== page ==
# Differential Equation

Categories: Linear Equations

Assume that the resulting system is linear and time-invariant. x[n] O + r0n] D y[n] +1 3 -2 Figure P6. 5 (a) Find the direct form I realization of the difference equation. (b) Find the difference equation described by the direct form I realization. (c) Consider the intermediate signal r[n] in Figure P6. 5. (i) Find the relation between r[n] and y[n]. (ii) Find the relation between r[n] and x[n]. (iii) Using your answers to parts (i) and (ii), verify that the relation between y[n] and x[n] in the direct form II realization is the same as your answer to part (b).

Systems Represented by Differential and Difference Equations / Problems P6-3

P6. 6 Consider the following differential equation governing an LTI system. dx(t) dytt) dt + ay(t) = b di + cx(t) dt dt (P6. 6-1) (a) Draw the direct form I realization of eq.

Get quality help now Marrie pro writer Verified writer

Proficient in: Linear Equations    5 (204)

“ She followed all my directions. It was really easy to contact her and respond very fast as well. ”   +84 relevant experts are online

(P6. 6-1). (b) Draw the direct form II realization of eq. (P6. 6-1). Optional Problems P6. 7 Consider the block diagram in Figure P6. 7. The system is causal and is initially at rest. r [n] x [n] + D y [n] -4 Figure P6. 7 (a) Find the difference equation relating x[n] and y[n]. (b) For x[n] = [n], find r[n] for all n. (c) Find the system impulse response. P6. 8 Consider the system shown in Figure P6. 8. Find the differential equation relating x(t) and y(t). x(t) + r(t) + y t a Figure P6. 8 b Signals and Systems P6-4 P6.

Get to Know The Price Estimate For Your Paper
Topic
Number of pages
Email Invalid email

By clicking “Check Writers’ Offers”, you agree to our terms of service and privacy policy. We’ll occasionally send you promo and account related email

You won’t be charged yet!

9 Consider the following difference equation: y[n] – ly[n – 1] = x[n] (P6. 9-1) (P6. 9-2) with x[n] = K(cos gon)u[n] Assume that the solution y[n] consists of the sum of a particular solution y,[n] to eq. (P6. 9-1) for n 0 and a homogeneous solution yjn] satisfying the equation Yh[flI – 12Yhn – 1] =0. (a) If we assume that Yh[n] = Az”, what value must be chosen for zo? (b) If we assume that for n 0, y,[n] = B cos(Qon + 0), what are the values of B and 0? [Hint: It is convenient to view x[n] = Re{Kej”onu[n]} and y[n] = Re{Ye”onu[n]}, where Y is a complex number to be determined. P6. 10 Show that if r(t) satisfies the homogeneous differential equation m d=r(t) dt 0 and if s(t) is the response of an arbitrary LTI system H to the input r(t), then s(t) satisfies the same homogeneous differential equation. P6. 11 (a) Consider the homogeneous differential equation N dky) k~=0 dtk (P6. 11-1) k=ak Show that if so is a solution of the equation p(s) = E akss k=O N = 0, (P6. 11-2) then Aeso’ is a solution of eq. (P6. 11-1), where A is an arbitrary complex constant. (b) The polynomial p(s) in eq. (P6. 11-2) can be factored in terms of its roots S1, … ,S,. : p(s) = aN(S – SI)1P(S tiplicities.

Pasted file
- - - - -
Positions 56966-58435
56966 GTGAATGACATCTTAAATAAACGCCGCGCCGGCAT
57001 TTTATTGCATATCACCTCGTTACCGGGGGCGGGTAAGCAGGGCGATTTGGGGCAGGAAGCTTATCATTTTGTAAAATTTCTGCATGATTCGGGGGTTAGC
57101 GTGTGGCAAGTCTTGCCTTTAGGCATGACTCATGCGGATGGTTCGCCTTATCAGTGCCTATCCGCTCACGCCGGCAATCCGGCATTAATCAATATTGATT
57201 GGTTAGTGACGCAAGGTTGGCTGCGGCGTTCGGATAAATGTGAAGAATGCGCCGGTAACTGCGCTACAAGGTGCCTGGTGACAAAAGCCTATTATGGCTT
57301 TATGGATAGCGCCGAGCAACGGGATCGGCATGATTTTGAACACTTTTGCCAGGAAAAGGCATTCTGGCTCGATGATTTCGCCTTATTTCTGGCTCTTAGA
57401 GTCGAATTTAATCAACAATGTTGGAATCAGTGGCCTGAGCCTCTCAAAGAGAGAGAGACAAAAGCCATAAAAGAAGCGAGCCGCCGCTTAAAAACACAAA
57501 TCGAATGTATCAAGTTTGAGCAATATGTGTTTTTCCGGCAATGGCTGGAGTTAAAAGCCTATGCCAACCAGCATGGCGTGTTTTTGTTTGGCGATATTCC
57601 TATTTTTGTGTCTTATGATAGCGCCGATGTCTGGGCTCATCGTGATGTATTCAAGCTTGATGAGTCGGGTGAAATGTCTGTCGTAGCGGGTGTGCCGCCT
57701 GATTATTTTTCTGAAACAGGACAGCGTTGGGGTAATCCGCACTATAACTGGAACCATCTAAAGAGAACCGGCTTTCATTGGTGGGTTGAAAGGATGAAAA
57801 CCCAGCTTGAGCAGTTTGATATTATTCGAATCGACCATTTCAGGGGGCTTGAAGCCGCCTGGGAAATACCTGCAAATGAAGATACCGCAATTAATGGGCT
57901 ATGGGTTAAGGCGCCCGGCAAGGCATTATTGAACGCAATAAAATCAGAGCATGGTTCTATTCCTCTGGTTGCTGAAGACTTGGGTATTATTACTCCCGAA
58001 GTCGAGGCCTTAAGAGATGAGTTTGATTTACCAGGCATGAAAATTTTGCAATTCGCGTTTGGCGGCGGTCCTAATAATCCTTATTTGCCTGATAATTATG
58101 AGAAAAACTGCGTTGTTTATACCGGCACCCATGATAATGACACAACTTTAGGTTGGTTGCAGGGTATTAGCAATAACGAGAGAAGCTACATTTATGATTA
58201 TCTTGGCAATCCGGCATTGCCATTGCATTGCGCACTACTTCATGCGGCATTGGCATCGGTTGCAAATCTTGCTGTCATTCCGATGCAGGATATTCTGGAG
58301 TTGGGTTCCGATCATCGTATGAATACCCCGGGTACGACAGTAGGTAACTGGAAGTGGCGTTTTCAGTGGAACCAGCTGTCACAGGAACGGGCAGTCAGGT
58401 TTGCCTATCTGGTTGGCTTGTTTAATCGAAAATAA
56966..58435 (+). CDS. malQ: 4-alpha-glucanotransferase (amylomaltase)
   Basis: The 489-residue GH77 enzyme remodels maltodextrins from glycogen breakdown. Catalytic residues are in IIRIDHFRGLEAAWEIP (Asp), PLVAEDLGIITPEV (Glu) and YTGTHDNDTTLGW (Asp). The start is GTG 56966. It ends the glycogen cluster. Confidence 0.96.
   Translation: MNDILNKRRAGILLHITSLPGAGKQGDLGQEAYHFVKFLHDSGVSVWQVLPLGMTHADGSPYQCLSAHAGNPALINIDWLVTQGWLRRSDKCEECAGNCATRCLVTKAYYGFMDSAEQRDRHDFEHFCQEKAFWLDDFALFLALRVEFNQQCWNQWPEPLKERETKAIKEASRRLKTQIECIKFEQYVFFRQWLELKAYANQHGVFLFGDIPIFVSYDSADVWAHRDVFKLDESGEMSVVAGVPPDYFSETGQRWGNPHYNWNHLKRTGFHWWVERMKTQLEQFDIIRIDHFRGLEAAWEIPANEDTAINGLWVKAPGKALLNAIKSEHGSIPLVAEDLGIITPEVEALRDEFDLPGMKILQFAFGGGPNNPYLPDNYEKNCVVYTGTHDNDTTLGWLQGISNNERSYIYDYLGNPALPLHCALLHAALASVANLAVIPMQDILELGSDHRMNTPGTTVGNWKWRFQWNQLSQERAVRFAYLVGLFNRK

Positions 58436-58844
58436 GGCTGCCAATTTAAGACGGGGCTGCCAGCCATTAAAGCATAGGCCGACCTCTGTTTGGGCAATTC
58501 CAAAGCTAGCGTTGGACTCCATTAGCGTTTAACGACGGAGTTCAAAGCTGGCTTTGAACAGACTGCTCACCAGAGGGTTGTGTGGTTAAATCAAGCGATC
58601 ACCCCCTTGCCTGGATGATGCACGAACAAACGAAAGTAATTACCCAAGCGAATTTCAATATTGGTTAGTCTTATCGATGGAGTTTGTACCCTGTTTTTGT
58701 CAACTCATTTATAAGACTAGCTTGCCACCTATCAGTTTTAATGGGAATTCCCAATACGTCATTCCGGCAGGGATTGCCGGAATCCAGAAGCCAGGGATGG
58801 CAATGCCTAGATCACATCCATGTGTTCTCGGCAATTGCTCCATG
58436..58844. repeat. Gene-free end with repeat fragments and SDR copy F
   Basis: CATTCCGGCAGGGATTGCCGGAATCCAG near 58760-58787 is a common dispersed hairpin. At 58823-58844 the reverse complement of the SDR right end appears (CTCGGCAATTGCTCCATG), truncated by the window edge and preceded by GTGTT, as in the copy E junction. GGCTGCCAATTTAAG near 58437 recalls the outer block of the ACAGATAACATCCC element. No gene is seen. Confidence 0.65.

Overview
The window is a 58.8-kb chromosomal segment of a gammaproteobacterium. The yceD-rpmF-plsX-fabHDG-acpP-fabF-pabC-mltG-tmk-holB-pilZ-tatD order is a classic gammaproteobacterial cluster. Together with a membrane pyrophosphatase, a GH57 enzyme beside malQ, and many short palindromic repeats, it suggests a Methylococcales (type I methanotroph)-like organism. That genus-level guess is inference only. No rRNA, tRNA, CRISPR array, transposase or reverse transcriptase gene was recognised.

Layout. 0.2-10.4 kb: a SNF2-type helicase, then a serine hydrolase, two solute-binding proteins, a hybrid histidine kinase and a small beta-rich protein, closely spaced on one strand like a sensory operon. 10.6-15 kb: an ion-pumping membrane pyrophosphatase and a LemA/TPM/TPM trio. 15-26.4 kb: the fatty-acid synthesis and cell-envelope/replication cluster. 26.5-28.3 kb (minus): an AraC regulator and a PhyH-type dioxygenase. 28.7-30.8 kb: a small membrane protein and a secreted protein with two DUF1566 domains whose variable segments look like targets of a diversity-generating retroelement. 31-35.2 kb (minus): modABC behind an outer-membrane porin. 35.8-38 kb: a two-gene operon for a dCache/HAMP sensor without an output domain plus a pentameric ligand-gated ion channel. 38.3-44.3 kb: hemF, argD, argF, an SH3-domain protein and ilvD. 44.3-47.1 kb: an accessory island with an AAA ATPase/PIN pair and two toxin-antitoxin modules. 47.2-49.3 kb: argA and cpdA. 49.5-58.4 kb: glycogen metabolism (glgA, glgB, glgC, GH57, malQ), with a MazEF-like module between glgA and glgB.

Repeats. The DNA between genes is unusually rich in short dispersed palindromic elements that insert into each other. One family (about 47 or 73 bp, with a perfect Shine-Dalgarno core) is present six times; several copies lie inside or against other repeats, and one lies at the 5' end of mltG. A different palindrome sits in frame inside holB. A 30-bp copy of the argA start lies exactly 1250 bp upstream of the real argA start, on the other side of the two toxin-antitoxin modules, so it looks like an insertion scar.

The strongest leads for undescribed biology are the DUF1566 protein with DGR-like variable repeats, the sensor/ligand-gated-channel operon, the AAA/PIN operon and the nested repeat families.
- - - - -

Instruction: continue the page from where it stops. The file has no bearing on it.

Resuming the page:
Note that – S2)2 . . . (S – Sr)ar, where the si are the distinct solutions of eq. (P6. 11-2) and the a are their mul­ U+ 1 o2 + + Ur = N In general, if a, ;gt; 1, then not only is Ae”’ a solution of eq. (P6. 11-1) but so is Atiesi’ as long as j is an integer greater than or equal to zero and less than or Systems Represented by Differential and Difference Equations / Problems P6-5 equal to oa – 1. To illustrate this, show that if ao = 2, then Atesi is a solution of eq. (P6. 11-1). [Hint: Show that if s is an arbitrary complex number, then N ak dtk = Ap(s)te’ t + A estI Thus, the most general solution of eq. P6. 11-1) is p ci-1 ( i=1 j=0 Aesi , where the Ai, are arbitrary complex constants. (c) Solve the following homogeneous differential equation with the specified aux­ iliary conditions. d 2 y(t) 2 dt2 + 2 dy(t) + y(t) = 0, dt y(0) = 1, y'() = 1 MIT OpenCourseWare http://ocw. mit. edu Resource: Signals and Systems Professor Alan V. Oppenheim The following may not correspond to a particular course on MIT OpenCourseWare, but has been provided by the author as an individual learning resource. For information about citing these materials or our Terms of Use, visit: http://ocw. mit. edu/terms.